Publishers on Facebook Live: The good, the bad and the bitchy
Publishers have been going all-in on Facebook Live. It is becoming impossible to scroll through your Facebook feed without coming across a media outlet’s live video stream involving some wacky science experiment or a celebrity Q&A.
Facebook’s emphasis on live video — and putting it in front of so many people — has compelled many publishers to experiment liberally with the format, deploying a spaghetti-at-the-wall tactic in an effort to see what sticks. Basically, everyone wants to create BuzzFeed’s exploding-watermelon viral hit. But while the algorithm may bump up live videos to the top of people’s feeds, it doesn’t mean they are going to watch for long.
“Publishers seem to be all over the place with Facebook Live videos,” said Fernanda Suarez, senior social media marketing manager at Huge. “But none of them make me stop scrolling. Most of them are jumping on it with no objective.”
Here’s a look at the good, the not-so-good and the tonally ugly Facebook Live attempts by big publishers:
Viewers saw CNN’s senior international correspondent Ivan Watson emerge from inside the crater of a live volcano in Java, Indonesia. CNN has taken its Facebook Live viewers inside a navy submarine, inside a Greek refugee camp and also given them a glimpse of Paisley Park in the immediate aftermath of Prince’s death.
“Our Facebook Live strategy is an extension of what we do on other social platforms,” said Samantha Barry, senior director of social news at CNN, “which is to take our viewers where they haven’t been before.”
Tastemade has no qualms with going all in on Facebook Live. The digital food and travel publisher has a goal of 100 live shows a month on the platform, including recipe tutorials, cooking programs with on-camera talent and other new formats designed specifically to be watched in a live setting. Take this 36-minute pancake-art live video:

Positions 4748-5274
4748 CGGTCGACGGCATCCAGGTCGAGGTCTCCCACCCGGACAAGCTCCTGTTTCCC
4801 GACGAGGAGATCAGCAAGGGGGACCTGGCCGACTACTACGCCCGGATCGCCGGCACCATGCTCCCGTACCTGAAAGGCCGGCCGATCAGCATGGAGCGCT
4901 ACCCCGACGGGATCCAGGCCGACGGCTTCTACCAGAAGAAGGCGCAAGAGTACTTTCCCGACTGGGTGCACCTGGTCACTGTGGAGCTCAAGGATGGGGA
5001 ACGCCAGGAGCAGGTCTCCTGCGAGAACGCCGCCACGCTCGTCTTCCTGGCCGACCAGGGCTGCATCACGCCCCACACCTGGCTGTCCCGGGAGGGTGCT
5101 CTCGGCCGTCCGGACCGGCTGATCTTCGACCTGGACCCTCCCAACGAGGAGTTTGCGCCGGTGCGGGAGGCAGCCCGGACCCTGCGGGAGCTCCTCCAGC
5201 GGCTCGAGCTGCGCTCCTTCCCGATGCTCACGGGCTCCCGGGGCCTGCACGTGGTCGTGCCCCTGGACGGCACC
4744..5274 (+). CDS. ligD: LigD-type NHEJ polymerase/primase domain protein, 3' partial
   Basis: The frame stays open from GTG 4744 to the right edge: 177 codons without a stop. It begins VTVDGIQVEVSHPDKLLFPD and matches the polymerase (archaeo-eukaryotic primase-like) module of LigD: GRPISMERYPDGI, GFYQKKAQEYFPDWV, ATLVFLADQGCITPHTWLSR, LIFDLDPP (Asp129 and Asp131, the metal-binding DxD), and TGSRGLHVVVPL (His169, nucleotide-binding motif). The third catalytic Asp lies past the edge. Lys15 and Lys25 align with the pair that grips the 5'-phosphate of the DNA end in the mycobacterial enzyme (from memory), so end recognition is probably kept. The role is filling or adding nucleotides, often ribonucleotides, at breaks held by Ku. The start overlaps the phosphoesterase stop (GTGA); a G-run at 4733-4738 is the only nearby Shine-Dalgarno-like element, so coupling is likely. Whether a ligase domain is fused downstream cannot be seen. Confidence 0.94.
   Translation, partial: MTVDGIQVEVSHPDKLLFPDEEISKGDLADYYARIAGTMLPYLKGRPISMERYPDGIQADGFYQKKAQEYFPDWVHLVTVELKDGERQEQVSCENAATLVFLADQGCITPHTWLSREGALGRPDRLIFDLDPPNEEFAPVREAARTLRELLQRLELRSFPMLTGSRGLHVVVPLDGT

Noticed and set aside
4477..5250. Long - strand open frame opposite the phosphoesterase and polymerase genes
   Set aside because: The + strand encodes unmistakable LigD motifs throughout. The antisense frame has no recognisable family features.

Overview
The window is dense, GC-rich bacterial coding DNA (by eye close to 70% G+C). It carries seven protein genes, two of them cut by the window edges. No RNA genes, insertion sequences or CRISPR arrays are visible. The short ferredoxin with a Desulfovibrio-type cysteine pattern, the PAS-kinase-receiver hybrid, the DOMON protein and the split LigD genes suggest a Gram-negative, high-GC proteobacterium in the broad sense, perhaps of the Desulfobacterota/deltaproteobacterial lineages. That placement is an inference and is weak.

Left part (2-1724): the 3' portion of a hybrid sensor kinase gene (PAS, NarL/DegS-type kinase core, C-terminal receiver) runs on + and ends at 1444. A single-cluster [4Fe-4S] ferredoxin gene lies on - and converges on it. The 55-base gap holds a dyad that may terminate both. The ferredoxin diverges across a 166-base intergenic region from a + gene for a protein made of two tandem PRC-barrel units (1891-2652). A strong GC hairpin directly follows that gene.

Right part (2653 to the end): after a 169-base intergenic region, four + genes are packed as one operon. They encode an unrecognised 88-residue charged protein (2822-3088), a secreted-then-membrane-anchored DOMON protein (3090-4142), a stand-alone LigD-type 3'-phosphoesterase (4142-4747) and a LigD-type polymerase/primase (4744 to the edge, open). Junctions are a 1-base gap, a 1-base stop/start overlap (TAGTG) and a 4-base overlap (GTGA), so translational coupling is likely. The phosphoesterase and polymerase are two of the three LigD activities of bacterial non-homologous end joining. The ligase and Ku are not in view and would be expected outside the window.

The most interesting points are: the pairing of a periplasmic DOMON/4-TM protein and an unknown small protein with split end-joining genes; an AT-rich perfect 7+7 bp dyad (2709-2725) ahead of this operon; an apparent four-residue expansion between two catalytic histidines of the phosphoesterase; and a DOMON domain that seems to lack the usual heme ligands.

The New Yorker
The New Yorker’s live video from last week had cartoonist Jason Adam Katzenstein responding to live requests and drawing dog caricatures of its readers in real time. Users were encouraged to post a photo of their canines in the comments for a chance to have them drawn by him.
“Live streaming really lends itself to behind-the-scenes content,” said Huge’s Suarez. “And behind-the-scenes content mixed with real time is a good combination.”
Daily Mail goes heavy on celebrity, lifestyle, fashion and beauty content. During its NewFronts presentation, the publisher live streamed its presentation with Bethenny Frankel, who took questions via comments about her business and “Real Housewives of New York.”
A better attempt was when The Fat Jew stopped by its New York offices last week to talk about “White Girl Rosé” ahead of Memorial Day. The meme-thieving web joker gave out his cell number on Facebook Live and was subsequently inundated with calls and text messages.
A mystery guest reads mean celebrity tweets in a Chewbacca mask? By alluding to both late show host Jimmy Kimmel and the viral laughing Chewbacca lady, the publisher managed to create something that was less than the sum of its parts. Flat and not especially engaging.
Yes, we’ve reached a stage where there are now parody Facebook Live videos making fun of other Facebook Live videos. This is a true gem by Gawker, and it shows how unnecessarily and painfully long some live videos tend to be.
“Social is about getting to the meat of the content quickly,” said Suarez. “Don’t be scared to be brief and get to the point quickly — there’s too much buildup and white noise where there’s nothing going on.”
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